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'Old friend' Russia ready to help Cyprus: president

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'Old friend' Russia ready to help Cyprus: president

Demetris Christofias - Photo EU Council

(NICOSIA) - Russia is ready to contribute with other international lenders in bailout package to rescue the island's Greek-exposed economy, Cyprus President Demetris Christofias told reporters Wednesday.

Christofias said he had a 'friendly' telephone conversation with Russian president Vladimir Putin on Tuesday evening about Cyprus' financial plight and the possible participation of Moscow in a rescue package.

"President Putin assured me that the Russian Federation is ready to contribute along with the European Union in loan deal for Cyprus," said Christofias, whose remarks at a press conference during an official visit to Belgrade on Wednesday, were obtained by AFP from his office in Nicosia.

He said that as an "old friend" Russia wanted to help Cyprus, through cooperation with the EU, to offer financial support.

"I would like to warmly thank Vladimir Putin for his readiness to give a helping hand towards Cyprus thus honouring a traditional and close friendship," said the island's Russian educated communist leader.

Christofias said he hoped Russia's participation in a bailout deal would "end positively".

Finance Minister Vassos Shiarly said on Tuesday that Eurogroup finance ministers are studying the possibility of involving Russia in a bailout package for Cyprus.

Shiarly told state radio that the European Union was trying to ascertain whether Russia was able to participate with international lenders in a financial aid package for Cyprus and how much it could contribute.

Officially Nicosia has only requested that a 2.5 billion euro loan payment -- received in 2011 from Moscow and scheduled to be paid back in 2016 -- be extended by five more years, he said.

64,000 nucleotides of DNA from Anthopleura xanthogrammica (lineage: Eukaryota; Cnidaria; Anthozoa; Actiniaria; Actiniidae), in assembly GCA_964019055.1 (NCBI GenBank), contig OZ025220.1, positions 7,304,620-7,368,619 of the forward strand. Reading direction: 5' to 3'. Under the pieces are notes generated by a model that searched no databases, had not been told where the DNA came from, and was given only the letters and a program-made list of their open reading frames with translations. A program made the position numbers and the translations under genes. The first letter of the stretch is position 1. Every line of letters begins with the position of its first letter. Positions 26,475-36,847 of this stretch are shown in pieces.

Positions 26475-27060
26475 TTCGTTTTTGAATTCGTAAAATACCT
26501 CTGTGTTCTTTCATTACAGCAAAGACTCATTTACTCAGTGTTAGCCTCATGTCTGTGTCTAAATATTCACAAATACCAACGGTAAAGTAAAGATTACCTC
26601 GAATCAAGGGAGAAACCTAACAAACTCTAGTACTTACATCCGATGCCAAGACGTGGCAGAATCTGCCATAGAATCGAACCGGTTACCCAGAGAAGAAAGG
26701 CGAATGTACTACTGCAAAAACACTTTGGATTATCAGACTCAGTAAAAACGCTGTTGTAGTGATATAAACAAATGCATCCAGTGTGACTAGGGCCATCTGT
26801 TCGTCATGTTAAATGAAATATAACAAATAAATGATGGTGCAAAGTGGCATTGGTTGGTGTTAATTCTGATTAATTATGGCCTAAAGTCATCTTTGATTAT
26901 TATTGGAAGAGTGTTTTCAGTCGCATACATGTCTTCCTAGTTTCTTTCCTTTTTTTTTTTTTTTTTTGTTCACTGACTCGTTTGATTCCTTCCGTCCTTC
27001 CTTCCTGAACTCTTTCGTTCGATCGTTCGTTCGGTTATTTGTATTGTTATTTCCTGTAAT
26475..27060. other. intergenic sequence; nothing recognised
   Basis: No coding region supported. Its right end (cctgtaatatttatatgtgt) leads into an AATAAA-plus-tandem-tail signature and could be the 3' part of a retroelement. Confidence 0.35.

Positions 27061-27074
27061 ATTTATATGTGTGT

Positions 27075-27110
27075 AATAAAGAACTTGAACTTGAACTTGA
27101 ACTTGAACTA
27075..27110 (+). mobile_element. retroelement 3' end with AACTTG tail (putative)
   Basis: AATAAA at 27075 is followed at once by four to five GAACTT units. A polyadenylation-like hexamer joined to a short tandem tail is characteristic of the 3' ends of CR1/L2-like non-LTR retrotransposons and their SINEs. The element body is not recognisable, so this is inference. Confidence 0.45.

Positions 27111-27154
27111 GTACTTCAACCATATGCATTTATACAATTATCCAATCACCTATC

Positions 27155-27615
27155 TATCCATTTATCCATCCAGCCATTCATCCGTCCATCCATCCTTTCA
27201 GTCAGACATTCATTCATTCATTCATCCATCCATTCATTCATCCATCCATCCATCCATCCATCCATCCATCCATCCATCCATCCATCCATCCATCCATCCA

Eurogroup finance ministers made no decision on a rescue package for Cyprus at a meeting in Brussels last week because negotiations on bank recapitalisation are continuing.

The total amount is expected to reach 17.5 billion euros, but disagreements over conditions attached to the aid have prompted the EU to postpone a deal until after Cyprus' presidential election next month.

Germany has also cast doubt over the bailout, criticising Cypriot banks as being havens for tax evaders and money launderers for Russian oligarchs.

The island is host to a healthy Russian business community while around 23 percent of investment in Russia comes from Cyprus.

A bailout decision is expected in March but Cyprus would need to wait longer for its first tranche of money as any deal must go through the various European parliaments.

Cyprus says it is able to cover its financing needs until April without needing additional loans.

Cyprus has been seeking a bailout from the European Union and International Monetary Fund since June when its two largest banks sought assistance after exposure to toxic Greek debt.

Despite its small 17.5 billion euro recession-hit economy, there are fears that if Cyprus is allowed to default then it could trigger another crisis in the euro zone and risk the spread of contagion.


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